The Future of the Chief Learning Officer Role

Isabelle Bichler
Reading Time: 3 minutes

Rapid digital change is happening at all organizational levels. In 2020, businesses faced unprecedented changes and disruption. The adoption of digital tools has been accelerated and pushed to an unparalleled shift in skills demand.

Business leaders needed to re-evaluate their own roles to effectively drive workforce development and workplace culture, and indeed, 42% of companies stepped up their upskilling and reskilling efforts after the pandemic outbreak.

Among the leadership functions, one role has been transforming rapidly – the Chief Learning Officer.

While the traditional CLO oversees training and compliance, the new CLO develops the organization’s learning culture amid technological, global, and industry rapid changes. The new CLO prioritizes leadership development, measurable learning outcomes, digital readiness, and innovative learning methods, to allow all business functions to tackle future challenges.

Here are the main 6 factors impacting the emerging new CLO Role:

1. Rapid Changes in Roles and Occupations

Digitization and automation are changing the nature of work. New jobs are on the rise and others are declining. Organizations need to be more agile with their reskilling efforts to stay productive and competitive.

In the next two years, 42% of core skills required to perform existing jobs are expected to change. By 2022, no less than 54% of all employees will require significant re- and upskilling.

2. Moving to Skill-Based Hiring Rather Than Engaging by Job Function

As jobs are changing, hiring for a job description is becoming less effective and many organizations are moving towards skill-based talent acquisition. Identifying the best talents requires analyzing the market trends and having granular visibility of the skill inventory. CLOs need to know who among their team has similar or close skills to the required. The result, in many cases, is a skill-gaps analysis that leads to practical training programs to close the shortfalls.

3. The Use AI and Data

Having clear visibility of job trends and skill inventory, and identifying the skill gaps in real-time, is extremely hard to do without the proper data. AI and Machine Learning technologies provide detailed talent mapping and accurate employee profiles. The new CLO uses data-powered platforms to develop personalized career pathways based on employee skills and organizational needs.

With the use of data, talent management becomes more attuned to the employee aspirations, aligned with the business goals – a win-win situation that increases employee engagement and boosts performance.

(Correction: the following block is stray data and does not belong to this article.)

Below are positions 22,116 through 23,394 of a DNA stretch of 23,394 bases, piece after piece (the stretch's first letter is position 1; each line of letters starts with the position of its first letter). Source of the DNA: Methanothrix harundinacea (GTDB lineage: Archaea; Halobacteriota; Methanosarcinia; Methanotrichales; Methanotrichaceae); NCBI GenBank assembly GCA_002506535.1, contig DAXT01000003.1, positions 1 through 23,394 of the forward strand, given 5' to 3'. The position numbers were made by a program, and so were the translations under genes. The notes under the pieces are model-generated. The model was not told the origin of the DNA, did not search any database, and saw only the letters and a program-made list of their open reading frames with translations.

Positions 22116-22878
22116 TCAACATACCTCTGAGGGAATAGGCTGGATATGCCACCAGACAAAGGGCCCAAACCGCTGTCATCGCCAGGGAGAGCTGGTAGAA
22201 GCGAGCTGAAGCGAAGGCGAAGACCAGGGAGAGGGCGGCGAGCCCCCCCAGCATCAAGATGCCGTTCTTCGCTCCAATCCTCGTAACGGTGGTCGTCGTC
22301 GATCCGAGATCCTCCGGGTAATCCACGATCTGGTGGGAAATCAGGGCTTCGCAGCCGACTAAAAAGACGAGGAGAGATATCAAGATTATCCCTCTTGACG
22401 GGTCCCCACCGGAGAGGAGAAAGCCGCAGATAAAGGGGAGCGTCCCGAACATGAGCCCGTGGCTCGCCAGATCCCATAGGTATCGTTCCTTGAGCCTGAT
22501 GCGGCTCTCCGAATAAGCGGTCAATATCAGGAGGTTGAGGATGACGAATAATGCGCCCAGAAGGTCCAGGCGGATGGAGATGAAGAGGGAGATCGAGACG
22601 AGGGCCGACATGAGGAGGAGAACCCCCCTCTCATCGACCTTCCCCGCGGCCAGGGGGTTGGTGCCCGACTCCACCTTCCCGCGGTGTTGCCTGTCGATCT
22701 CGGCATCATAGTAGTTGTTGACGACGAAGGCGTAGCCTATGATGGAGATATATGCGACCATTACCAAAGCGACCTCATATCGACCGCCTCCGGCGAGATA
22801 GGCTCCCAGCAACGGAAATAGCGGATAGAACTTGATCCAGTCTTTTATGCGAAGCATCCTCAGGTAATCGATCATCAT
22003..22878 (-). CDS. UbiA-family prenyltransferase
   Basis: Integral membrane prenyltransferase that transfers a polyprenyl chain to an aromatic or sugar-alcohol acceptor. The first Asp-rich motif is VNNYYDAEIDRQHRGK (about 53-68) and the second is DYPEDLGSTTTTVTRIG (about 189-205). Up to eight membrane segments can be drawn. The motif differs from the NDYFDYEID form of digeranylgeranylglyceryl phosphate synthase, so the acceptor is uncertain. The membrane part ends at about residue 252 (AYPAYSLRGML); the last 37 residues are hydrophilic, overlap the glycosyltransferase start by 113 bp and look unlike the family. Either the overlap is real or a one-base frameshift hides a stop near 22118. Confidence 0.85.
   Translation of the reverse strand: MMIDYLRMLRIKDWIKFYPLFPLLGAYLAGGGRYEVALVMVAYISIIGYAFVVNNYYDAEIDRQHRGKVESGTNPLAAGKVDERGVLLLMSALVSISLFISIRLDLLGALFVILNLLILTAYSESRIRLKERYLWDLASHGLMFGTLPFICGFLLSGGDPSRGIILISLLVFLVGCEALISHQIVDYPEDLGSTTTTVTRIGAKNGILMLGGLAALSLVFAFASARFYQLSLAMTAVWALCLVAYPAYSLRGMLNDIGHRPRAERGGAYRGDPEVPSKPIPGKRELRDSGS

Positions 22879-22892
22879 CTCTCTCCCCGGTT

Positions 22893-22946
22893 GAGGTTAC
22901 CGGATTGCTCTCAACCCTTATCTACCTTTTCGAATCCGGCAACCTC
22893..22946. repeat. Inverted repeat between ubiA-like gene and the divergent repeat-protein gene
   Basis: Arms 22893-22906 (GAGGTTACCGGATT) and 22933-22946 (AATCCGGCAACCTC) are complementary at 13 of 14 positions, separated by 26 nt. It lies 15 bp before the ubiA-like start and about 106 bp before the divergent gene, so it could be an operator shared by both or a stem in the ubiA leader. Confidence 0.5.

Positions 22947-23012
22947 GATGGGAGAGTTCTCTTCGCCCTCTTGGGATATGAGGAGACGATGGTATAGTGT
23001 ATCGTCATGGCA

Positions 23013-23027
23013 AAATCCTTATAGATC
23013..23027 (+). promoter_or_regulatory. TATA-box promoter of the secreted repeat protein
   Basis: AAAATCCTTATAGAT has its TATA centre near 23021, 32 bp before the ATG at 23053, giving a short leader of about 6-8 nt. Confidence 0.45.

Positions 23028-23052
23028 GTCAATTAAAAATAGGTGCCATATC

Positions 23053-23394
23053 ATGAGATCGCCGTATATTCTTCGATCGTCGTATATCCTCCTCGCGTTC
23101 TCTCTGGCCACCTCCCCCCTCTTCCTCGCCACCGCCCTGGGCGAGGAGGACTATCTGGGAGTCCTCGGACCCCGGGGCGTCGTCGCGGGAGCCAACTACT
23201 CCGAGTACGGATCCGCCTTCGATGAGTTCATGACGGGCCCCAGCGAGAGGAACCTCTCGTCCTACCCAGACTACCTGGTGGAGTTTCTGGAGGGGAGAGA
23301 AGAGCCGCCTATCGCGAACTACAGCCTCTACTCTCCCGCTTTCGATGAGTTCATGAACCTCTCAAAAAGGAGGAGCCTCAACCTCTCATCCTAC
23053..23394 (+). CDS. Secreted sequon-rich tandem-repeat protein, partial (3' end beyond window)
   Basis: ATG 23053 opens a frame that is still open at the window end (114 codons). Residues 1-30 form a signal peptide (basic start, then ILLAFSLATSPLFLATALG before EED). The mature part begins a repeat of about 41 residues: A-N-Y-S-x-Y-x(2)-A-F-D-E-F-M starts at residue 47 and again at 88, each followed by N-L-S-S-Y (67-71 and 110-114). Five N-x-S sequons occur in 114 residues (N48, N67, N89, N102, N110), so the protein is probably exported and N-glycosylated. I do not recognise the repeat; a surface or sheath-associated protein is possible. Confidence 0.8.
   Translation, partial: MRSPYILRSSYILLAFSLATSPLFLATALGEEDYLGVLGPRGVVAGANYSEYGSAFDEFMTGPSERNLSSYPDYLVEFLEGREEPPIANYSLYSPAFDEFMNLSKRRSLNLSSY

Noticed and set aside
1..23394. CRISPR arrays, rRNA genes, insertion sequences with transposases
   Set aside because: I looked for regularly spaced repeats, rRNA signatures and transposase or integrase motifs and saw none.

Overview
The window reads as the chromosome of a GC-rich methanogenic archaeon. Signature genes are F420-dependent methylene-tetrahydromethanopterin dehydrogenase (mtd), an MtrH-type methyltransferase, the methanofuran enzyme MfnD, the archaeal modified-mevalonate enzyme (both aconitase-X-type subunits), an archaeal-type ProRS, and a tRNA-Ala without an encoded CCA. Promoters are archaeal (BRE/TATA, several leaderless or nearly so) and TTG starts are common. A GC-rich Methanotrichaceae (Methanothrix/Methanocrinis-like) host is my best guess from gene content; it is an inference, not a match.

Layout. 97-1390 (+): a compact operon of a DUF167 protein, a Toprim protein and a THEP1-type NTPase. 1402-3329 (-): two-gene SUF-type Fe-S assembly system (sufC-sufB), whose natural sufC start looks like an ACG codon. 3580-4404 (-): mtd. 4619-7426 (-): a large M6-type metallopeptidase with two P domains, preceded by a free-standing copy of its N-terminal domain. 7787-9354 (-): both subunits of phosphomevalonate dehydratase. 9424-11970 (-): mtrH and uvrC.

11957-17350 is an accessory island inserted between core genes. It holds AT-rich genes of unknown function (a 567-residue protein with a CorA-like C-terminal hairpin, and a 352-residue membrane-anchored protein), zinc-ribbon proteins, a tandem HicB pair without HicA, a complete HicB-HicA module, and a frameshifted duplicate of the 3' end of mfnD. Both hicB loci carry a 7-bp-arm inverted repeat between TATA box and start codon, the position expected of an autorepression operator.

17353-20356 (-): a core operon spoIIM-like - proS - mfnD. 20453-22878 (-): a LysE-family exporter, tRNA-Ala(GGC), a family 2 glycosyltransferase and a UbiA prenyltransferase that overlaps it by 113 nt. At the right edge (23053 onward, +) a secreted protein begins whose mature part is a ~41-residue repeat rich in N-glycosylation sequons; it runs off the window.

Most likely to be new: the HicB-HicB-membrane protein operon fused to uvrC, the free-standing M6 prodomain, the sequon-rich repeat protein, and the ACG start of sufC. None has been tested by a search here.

4. Closing the Skills Gap for Career Development

From improving employees’ performance to growing and developing career pathways.

As skill-building, learning and development, and employee experience initiatives become more data-driven, organizations will need their leadership to help employees navigate their career development in innovative ways. Instead of a one-size-fits-all approach, personalizing employee journeys using new data-centric technologies will be key to building talent and relationships across the organization.

As millennials are taking bigger portions of the labor market, it’s important to understand their driving forces and motivations. 87% of millennials rate “professional or career growth and development opportunities” critical to their work satisfaction. The new CLOs cannot overlook these impressive numbers.

Attrition, retention rates, and quality of employee experience should be at the forefront of the new CLOs’ minds when building training and upskilling programs.

Managers should offer employees personalized learning opportunities that expand their knowledge and experience, and at the same time, align with the organization’s strategic workforce planning and the market trends.

5. Improving D&I Strategy

Everybody is talking about D&I and indeed companies have ramped up their investments in D&I. According to Gartner, 75% of organizations that prioritize a diverse and inclusive culture are predicted to exceed their financial targets.

The CLO’s role is critical to implementing the diversity strategy through learning by providing the actionable tools for personal and professional career development to marginalized groups.

The outcome of bridging the skill gaps and helping fulfill potential is reducing inequalities and promoting meaningful inclusion and career progress.

6. Democratization of the Learning Process

The rise of e-learning and education companies and Moocs (Massive Open Online Courses) significantly impacts organizations’ ability to grow and thrive in this rapidly moving world.

The new education companies such as Coursera, Linda, and Guild Education, to name a few, provide affordable courses designed to gain new skills at fair pricing in a reasonable time manner.

While each ed-tech company takes a different approach in their learning process, all share the same mission: to provide accessible training and learning programs and bridge the gap between traditional education and industry requirements.

AI allows to map courses by skills, and platforms such as enable CLO’s to personalize programs and match accurately to a personalized career trajectory.